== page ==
you can do is make important apps exempt from this feature.

Google hasn’t laid out too clearly exactly what optimization does, but you can bet part of it is about regulating access to mobile data and how freely they can perform background processes. No news there, Let us move on.

The volume controls have changed yet again

One part of Android Lollipop that everyone got quite angry about originally was the

volume control. The silent mode was ditched completely. It caused a bit of a fuss.

It has returned, sort of. Android Marshmallow has a Do Not Disturb shortcut in the

notifications drop-down that lets you switch off certain alerts for a period of time, or

indefinitely. It does feel kind of fiddly still, but is designed to make sure you don’t switch

the feature on and then end up missing your early morning alarm.

This new spot for Do Not Disturb lets Android Marshmallow pare down the volume

controls a bit. Press the volume button and you’ll see the slider for system notifications.

Next to it there’s a drop-down arrow that gives you access to the separate ‘media’ and

‘alarms’ volume dials.

Fingerprint scanners supported as standard

Finger scanners have been found in Android phones for years now. However, it’s only

with Android Marshmallow that the system supports the hardware natively. Before

now, software for these scanners had to be jammed in by the manufacturer.

Both the Nexus 5X,Nexus 6P, Samsung S5 and S6, have fingerprint scanners, and Google calls the system Nexus Imprint (for the Nexus). It lets you unlock your phone with a finger-press, as an identification measure in apps and to sign off on Pay wireless payments.

Pay has been around for years now, but more recently Google re-announced it as

Android Pay. Hopefully it’ll catch on this time. Hopefully.

Instant Google Now ‘Ok Googling’

Android 6.0 makes the system’s digital assistant way more useful. Where before it was

largely consigned to the Google Now area of the phone, it can be accessed to look up

things wherever you are, using something called Now on Tap.


First of all, you can talk to the assistant whenever the phone is on the home screen just

by saying ‘Ok Google’.

Don’t like talking to your phone? (Who doesn’t ?)One of the neatest parts of Android Marshmallow is that the digital assistant can now be called up everywhere. A long-press on the Home button makes the Google Now assistant scan whatever’s on the screen to find extra info online that might be helpful.

It works absolutely anywhere.

Permissions are on lock down

Before Android Marshmallow, app permissions were granted at the point of install. You

agree to give an app access to, say, your camera, contacts and storage as soon as the app begins installing. This has changed.

From now on, apps will have to ask for your permission to access the camera, at the

point where they want to use it. It’ll make things much clearer, letting you see exactly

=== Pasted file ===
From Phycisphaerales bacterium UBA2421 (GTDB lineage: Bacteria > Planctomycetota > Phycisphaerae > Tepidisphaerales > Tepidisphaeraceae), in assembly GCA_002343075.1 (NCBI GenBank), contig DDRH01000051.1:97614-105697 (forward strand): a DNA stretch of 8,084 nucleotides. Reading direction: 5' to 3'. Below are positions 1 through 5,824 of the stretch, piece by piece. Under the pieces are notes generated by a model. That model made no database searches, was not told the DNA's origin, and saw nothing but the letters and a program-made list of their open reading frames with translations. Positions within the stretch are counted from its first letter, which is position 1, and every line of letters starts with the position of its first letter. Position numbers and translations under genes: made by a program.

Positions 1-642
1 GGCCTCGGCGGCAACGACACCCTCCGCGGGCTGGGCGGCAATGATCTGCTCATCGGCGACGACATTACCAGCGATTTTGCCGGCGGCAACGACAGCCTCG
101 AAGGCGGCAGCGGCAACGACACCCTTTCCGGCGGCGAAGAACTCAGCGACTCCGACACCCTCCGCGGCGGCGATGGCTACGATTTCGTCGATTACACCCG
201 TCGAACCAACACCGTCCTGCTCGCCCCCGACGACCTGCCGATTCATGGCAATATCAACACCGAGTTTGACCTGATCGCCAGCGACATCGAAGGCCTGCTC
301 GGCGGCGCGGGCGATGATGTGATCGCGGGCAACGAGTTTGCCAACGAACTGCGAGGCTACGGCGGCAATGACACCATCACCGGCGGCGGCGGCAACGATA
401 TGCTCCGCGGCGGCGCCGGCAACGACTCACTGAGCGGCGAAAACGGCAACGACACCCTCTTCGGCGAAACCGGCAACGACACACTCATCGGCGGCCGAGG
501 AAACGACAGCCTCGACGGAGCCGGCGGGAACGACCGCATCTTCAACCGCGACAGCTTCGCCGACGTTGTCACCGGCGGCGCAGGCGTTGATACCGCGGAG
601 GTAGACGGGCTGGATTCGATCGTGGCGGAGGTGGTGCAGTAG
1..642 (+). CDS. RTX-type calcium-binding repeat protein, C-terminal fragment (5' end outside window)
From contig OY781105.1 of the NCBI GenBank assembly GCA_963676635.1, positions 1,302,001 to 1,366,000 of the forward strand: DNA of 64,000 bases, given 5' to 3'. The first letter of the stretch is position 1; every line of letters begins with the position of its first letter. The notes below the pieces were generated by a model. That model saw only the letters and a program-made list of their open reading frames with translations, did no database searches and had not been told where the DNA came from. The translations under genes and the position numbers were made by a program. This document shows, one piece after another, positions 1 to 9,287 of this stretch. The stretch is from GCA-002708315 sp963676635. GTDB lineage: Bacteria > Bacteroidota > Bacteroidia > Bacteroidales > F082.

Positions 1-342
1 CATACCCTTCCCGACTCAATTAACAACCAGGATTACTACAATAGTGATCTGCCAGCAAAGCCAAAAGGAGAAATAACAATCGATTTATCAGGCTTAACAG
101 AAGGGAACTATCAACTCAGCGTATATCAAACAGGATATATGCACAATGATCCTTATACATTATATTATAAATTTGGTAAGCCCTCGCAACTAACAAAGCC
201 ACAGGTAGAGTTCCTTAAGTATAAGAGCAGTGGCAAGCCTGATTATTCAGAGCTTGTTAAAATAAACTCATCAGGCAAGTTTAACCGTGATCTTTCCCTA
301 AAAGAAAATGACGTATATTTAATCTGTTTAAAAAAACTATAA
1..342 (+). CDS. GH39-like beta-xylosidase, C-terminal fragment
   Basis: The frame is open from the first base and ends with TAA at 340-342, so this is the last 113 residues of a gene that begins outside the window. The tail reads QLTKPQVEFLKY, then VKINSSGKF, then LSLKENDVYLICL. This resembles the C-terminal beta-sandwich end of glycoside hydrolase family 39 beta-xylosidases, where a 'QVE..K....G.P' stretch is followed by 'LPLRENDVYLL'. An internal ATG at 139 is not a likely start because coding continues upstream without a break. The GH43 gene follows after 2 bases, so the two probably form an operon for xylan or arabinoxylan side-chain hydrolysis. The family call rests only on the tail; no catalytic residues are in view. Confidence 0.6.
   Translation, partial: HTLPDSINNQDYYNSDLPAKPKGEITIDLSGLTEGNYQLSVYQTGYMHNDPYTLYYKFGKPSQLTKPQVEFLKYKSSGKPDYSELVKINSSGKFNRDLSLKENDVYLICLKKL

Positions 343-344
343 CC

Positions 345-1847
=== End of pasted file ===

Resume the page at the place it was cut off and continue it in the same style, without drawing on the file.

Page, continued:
what apps are doing in the background.

For all apps already granted permissions, you’re also given a much clearer round-up of

what’s what in the Settings menu. A dedicated section shows you which apps have

access to your camera, your contacts and so on, and you can revoke them at the press of a switch.

USB Type-C/3.1 support

One important bit of future-proofing is full support for USB-C, which is closely linked to

the USB 3.1 standard. We’ve seen this plug already in the OnePlus 2, but it was really just a USB 2.0 port with a different connector.

The big news is the new set of capabilities we’ll see when ‘proper’ USB-C phones arrive,

with USB 3.1 support. They’ll be able transmit 40x the power of the current USB

connectors, although exactly how much power phones of the future are going to gobble

up is something we don’t know yet.

Bandwidth will increase too, but it’s the prospect of even faster-charging batteries that

has us excited. Finally, people can have a legit reason to carry USBs around campus.


In a bid to hopefully give your battery life a boost, Android Marshmallow introduces a

feature that recognizes when the Android device is in a rested state to help conserve

power. Google says it has tested it with a Nexus 9 and claims it can help make battery

life last two times longer in standby mode by using fewer background services. If you’re

worried about missing out on alarms and incoming instant messages, Doze will still

allow those notifications and modes to be activated. Like a tired security guard if you may, ‘dozing’ but still alert.


When will Android 6.0 Marshmallow be available?

The Android 6.0 is already out and already rolling. The Nexus-es are as we know are the first to have them. In the coming days I’ll let you know which phones have and will have the latest Android 6.0.

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Feel the Android 6.0 is cool enough? Or not…Let us know in the comment section…